Its also interesting to not that the focus of British architecture moves from the cultural realm of the university to the boardroom. Banham, Stirling and Archigrams connection to education is far stronger than that of those who followed. By sidestepping the petty politics of positioning which characterises institutions, it avoids any critical debate. And because of this it becomes increasingly blinkered, and because of this it is in perennial danger of becoming a dead end: the result of other peoples speculations. The High Tech followers ably demonstrate this problematic tendency by failing to move the language, ambition or concern into any new arrangement.

Success can be a curse as British architectures recent purple patch shows. If it's all been so great, then why is it so ... boring? It's the kind of boredom derived from the good and the safe. Predictable because it doesn't challenge the expectations of the market. The Faustian pact that was - perhaps accidentally - struck between architects and the client bodies was to drop the peculiar, the difficult, the overly culturally engaged, the provocative, for a streamlined, frictionless, easy fit.

If one firm is to characterise current vogues in British architecture, it's Make. Their hand-in-glove fit with developers is obviously successful - and success has its own fascination. Beyond this accelerated shimmer of newsworthy-ness is a strange crossbreed of architecture. It is characterised by funny shapes that apparently represent notions of 'contemporary', 'high design', 'signature architect' and other desirable qualities. However, the shapes are not quite as odd or perverse as those designed by the architects from which they have been swiped. They are formed without the hardships, perversions, struggles and disappointments of the intellectual Avant Guard that spawned funny shape-ism. Instead, these are thoroughly shallow shapes formed by a desire to be fashionable. Without the backstory, Shape-ism becomes corporate rather than cultural. It is overly expressive, but has nothing in particular to express - a series of empty gestures writ large.

It is an architecture of easiness, a form of liberalism which fails to make any form of distinction, where nothing is wrong. It is endlessly optimistic to the point of recklessness. It is pro-client, pro-market, pro-almost everything (but most of all, pro itself with total absence of self awareness) and lacks any kind of critical distance. An offspring of baby boomer and dot com excess and degeneracy. It is anti-intellectual, anti -historical, anti-cultural. It represents a philistine idea of creativity. It is an architectural approach that operates like a bottle trap with no way out; smooth sided with no means of escape.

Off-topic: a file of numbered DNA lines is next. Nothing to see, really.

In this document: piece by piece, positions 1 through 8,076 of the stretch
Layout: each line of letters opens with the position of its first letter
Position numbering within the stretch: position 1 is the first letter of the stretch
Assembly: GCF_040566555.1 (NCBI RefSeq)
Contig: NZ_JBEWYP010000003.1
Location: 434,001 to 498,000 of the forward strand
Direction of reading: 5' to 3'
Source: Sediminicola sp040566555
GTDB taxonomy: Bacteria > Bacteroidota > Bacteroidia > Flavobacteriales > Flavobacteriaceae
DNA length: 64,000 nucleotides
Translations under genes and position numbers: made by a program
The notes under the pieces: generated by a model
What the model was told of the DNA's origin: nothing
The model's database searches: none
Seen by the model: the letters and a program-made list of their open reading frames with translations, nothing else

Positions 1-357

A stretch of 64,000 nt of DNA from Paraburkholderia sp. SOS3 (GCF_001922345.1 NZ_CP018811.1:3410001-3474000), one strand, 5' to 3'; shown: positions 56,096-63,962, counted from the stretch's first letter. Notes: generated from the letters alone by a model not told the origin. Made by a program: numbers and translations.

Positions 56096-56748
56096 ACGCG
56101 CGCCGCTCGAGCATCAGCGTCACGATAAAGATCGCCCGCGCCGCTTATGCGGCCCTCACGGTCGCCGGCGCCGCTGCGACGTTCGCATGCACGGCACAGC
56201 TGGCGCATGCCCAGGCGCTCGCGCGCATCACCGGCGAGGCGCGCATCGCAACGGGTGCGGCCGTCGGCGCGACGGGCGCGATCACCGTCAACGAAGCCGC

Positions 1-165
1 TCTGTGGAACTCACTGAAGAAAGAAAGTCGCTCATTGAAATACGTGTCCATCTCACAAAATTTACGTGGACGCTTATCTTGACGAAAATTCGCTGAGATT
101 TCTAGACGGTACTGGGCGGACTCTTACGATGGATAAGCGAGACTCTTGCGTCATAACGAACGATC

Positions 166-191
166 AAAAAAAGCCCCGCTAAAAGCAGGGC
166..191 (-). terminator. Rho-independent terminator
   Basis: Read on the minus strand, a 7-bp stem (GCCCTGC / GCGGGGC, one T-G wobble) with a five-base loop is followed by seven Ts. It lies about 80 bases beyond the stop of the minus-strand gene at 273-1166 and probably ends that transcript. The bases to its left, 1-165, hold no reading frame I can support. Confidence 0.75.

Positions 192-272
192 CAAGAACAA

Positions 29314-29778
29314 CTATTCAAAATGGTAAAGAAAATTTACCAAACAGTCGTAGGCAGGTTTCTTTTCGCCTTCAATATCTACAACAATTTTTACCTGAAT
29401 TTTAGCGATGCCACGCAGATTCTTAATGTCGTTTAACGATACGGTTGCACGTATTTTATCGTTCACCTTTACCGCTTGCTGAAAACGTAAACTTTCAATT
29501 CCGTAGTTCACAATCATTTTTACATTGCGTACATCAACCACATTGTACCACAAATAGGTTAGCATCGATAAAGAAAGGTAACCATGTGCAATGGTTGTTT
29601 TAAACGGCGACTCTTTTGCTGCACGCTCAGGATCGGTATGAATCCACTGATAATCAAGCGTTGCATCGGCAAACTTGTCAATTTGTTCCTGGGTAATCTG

It is the most complete response to the British architecture boom and has been sustained by the money that its clients pour into it rather than its own internal drive. Make has produced an architecture which mirrors the inflation of economic value that has sustained the building boom by producing an architecture of equally over-inflated formalism.

Just as the credit crunch revealed economies to be wrapped around bad debt, this kind of architecture seems somehow hollow. Which is why - despite its attempts at formal invention - it comes across as anaemic. It's Alsop without the late nights, booze and fags, Zaha without the insane vision, Foster without the ruthless clarity of thought, and Rogers without the social concern.

By accident, High Tech became the summation of post-war British architectural culture - the heritage of Archigram and Banham, the Independent Group and so on wrapped up in a genre based architecture. It lead these ideas from the margins to the centre of commercial and political arenas – but on the way polishing and brushing off the more interesting elements: the idea of culture, the engagement with popular culture.

Success came with a heavy price to the profession. Gaps opened up between practice and academia which now seem like chasms. We have lacked a critical figure, someone able to cast a narrative over our architectural product and speculate on its future direction. These factors mean a lack of checks and balances which hand the justification architecture over to the architects own press releases.

Perhaps this era of British architecture will disappear with the credit crunch - as the money dries up, this kind of architecture might well shrivel with it. Perhaps new factions are already emerging - the New Moralists, the New Pop-ists (or the New Pop Moralists) will thrive in the New Austerity. These are firms which argue for architecture as an act of wider culture, who are able to operate on small budgets and are socially and culturally engaged. Tendencies among the younger offices picking up the frayed ends of a golden thread that seemed to have been cut sometime during the Banham-Stirling-Archigram era. It is as though they are re-running history in an effort to explore the alternative conclusions of British architectural culture: The return of the bloody-minded, perverse, pretentious, culturally minded architecture of resistance wrapped up in the future we never had.